This disease affects many plants, including Aglaonema spp. (Chinese Evergreen), Dieffenbachia spp., Philodendron spp., and Syngonium spp.
The bacteria attack some plants systemically (internally), especially Dieffenbachia spp. Symptoms of systemic infection are the yellowing of new leaves, wilting, and a mushy, foul-smelling stem rot.
Aerial spread of this bacterium can cause foliar infection. Symptoms may appear as rapid, mushy leaf collapse on Philodendron spp., definite leaf spots on Syngonium spp., or all of these symptoms on Philodendron selloum.
Erwinia chrysanthemi grows best in warm-to-hot, wet, and humid environments. Attack by these bacteria often results in the death of foliage plants.
(Xanthomonas campestris pv. hederae)
These bacteria attack the English Ivy, Hedera helix. Leaf spots are light green and translucent with a reddish margin; older spots turn brown or black. Leaf stalks become black and shriveled. This decay may extend down to twigs and woody stems, and definite cankers may be seen.
|Agave spp.||Leaf tissue become translucent and eventually collapse.|
(Bird's Nest Fern, Figure 3)
|Translucent lesions around leaf margins turn yellow, then brown.|
|Begonia spp. |
Chlorophytum spp. (Spider Plant)
Cissus spp. (Grape Ivy, Kangaroo Vines)
Zebrina spp. (Wandering Jew)
|Leaf tissue becomes translucent and papery in areas. Leaves become limp and collapse.|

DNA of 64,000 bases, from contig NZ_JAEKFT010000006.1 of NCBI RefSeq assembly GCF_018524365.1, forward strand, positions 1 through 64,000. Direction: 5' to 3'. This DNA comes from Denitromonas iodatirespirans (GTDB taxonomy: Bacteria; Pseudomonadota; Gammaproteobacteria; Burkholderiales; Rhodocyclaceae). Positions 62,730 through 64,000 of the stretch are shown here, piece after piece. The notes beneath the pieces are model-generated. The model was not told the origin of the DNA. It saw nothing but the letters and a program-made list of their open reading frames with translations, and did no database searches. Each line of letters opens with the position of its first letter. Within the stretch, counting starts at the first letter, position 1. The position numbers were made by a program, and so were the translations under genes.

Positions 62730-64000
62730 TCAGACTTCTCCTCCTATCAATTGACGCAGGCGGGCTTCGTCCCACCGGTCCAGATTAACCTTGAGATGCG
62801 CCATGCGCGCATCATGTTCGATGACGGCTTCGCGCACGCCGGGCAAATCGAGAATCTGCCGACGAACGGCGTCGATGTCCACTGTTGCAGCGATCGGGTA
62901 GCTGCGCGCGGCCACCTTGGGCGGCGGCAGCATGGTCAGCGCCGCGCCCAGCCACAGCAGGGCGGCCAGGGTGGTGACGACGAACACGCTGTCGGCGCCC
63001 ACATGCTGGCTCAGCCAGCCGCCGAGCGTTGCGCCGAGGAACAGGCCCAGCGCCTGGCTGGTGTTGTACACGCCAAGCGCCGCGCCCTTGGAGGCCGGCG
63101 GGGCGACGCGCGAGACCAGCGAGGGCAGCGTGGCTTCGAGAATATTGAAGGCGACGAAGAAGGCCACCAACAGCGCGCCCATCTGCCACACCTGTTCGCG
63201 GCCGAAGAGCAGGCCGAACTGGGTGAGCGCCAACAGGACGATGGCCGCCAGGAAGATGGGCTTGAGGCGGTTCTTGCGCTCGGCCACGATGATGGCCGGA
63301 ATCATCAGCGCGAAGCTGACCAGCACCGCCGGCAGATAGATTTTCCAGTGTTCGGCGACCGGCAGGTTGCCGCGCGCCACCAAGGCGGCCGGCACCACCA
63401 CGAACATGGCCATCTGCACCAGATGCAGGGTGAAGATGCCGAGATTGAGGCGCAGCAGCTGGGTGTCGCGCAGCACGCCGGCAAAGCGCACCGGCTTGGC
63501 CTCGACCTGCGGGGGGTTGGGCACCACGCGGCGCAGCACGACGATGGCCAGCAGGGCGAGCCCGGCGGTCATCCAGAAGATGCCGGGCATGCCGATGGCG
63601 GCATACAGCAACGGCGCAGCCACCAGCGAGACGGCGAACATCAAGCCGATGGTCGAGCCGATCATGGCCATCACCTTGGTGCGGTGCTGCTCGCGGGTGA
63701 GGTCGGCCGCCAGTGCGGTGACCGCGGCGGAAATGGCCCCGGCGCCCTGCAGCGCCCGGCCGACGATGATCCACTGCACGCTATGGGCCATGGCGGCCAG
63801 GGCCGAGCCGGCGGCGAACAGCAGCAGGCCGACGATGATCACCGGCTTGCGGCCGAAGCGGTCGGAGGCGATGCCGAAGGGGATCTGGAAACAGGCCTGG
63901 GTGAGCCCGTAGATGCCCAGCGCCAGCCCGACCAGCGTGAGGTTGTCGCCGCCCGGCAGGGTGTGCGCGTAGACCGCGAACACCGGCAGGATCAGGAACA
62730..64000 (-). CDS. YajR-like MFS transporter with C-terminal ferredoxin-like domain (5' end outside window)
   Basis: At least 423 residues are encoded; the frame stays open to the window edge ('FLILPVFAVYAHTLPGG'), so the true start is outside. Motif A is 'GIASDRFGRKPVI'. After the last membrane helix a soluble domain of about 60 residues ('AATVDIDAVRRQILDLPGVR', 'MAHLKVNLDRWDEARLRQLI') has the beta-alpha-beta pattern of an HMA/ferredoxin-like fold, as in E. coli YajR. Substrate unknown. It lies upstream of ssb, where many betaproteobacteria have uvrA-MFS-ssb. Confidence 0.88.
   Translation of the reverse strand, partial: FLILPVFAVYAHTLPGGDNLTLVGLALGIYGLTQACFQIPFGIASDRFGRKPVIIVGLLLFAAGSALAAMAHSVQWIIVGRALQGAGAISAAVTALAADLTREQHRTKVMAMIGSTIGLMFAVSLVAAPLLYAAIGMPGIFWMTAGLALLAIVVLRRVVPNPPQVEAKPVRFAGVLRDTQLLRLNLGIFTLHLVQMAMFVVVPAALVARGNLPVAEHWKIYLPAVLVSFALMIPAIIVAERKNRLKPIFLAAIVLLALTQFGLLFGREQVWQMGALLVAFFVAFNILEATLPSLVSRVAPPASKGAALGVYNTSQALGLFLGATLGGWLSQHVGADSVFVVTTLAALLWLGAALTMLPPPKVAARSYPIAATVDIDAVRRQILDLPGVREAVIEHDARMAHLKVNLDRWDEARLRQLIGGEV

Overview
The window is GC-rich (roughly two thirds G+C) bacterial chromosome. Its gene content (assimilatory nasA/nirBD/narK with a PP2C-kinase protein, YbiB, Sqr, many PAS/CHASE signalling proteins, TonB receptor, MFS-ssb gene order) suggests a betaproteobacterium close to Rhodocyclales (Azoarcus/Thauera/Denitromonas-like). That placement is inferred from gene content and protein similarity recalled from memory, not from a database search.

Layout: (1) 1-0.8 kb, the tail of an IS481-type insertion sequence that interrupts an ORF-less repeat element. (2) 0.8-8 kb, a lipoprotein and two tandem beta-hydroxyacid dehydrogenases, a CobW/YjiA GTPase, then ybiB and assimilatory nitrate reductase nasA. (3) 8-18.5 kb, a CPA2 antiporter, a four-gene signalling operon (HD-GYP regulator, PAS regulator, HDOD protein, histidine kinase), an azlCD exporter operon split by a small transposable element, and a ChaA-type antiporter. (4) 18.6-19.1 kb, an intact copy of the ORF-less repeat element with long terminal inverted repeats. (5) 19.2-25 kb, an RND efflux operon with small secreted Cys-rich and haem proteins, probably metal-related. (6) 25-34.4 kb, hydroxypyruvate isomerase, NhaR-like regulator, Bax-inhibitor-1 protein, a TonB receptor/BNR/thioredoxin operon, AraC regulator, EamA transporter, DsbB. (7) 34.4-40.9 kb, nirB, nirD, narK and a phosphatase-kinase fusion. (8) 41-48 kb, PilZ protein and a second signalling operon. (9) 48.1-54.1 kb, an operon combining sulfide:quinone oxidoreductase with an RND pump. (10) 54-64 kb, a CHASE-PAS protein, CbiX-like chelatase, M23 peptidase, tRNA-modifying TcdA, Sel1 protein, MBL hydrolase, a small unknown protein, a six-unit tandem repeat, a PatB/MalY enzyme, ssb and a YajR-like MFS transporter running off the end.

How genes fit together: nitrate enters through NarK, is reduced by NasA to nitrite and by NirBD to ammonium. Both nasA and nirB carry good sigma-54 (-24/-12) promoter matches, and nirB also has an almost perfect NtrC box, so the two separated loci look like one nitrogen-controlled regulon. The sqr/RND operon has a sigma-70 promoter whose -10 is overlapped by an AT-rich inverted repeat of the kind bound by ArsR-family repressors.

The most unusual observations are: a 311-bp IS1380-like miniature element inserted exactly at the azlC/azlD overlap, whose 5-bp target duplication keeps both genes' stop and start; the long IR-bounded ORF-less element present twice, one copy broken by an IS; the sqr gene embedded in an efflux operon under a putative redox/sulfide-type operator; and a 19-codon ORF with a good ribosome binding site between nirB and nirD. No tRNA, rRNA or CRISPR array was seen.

|Dracaena sanderana||A leaf spot caused by Pseudomonas spp. produces translucent lesions, sometimes with thin, reddish-brown margins. Leaves turn yellow, and affected areas become dry and papery.|
|Epipremnum spp.||A rapid decay is caused by Erwinia carotovora. Translucent, grayish-green areas rapidly enlarge, become mushy, and turn brown to black. Complete collapse of the affected plant part usually results.|
Figure 3. A bacterial leaf disease on Asplenium (Bird's Nest Fern). Translucent lesions appear around the leaf margin. Older lesions have turned brown. Bacteria were isolated from the rectangular cut in the leaf margin.
Many disease-producing bacteria restricted to plant leaves can be controlled; however, prevention should be the aim. Provide plants with light conditions that are optimum for their growth. Sun-loving plants should get full sun, and all others should be placed near an east window or given supplemental lighting.
Avoid placing plants where there are conditions of high humidity, crowding, or poor air circulation. Do not mist plants and avoid wetting the foliage when watering, as bacteria need water to multiply and spread to healthy leaves. Water plants according to recommendations, being careful not to overwater them. Proper watering, repotting every 6 months to 1 year in fresh sterile soil, fertilizing every 8-12 weeks during the spring and summer, and controlling insect infestations will keep plants growing in healthy condition and lessen the likelihood of infestation by bacteria or other disease organisms.
Should a plant become infected by bacteria, the following suggestions may help to halt the spread of infection. Provide conditions that are optimum for the plant's growth, as described above. Isolate the diseased plant and prune infected leaves, but avoid excessive handling of diseased plants. If more than one third of the plant is involved, prune infected leaves over a period of time, since removing too many leaves at one time will put the plant under further stress. Disinfect scissors before each cut by dipping them into a freshly made solution of 1 part Chlorox or Hilex bleach and 9 parts water.
If the disease is systemic and has spread throughout the plant, affecting the stems as well as the leaves, the plant cannot recover. We recommend destroying the plant to prevent spread of the bacteria to healthy plants.
F L. Pfleger,
S.L. Gould, Assistant Scientist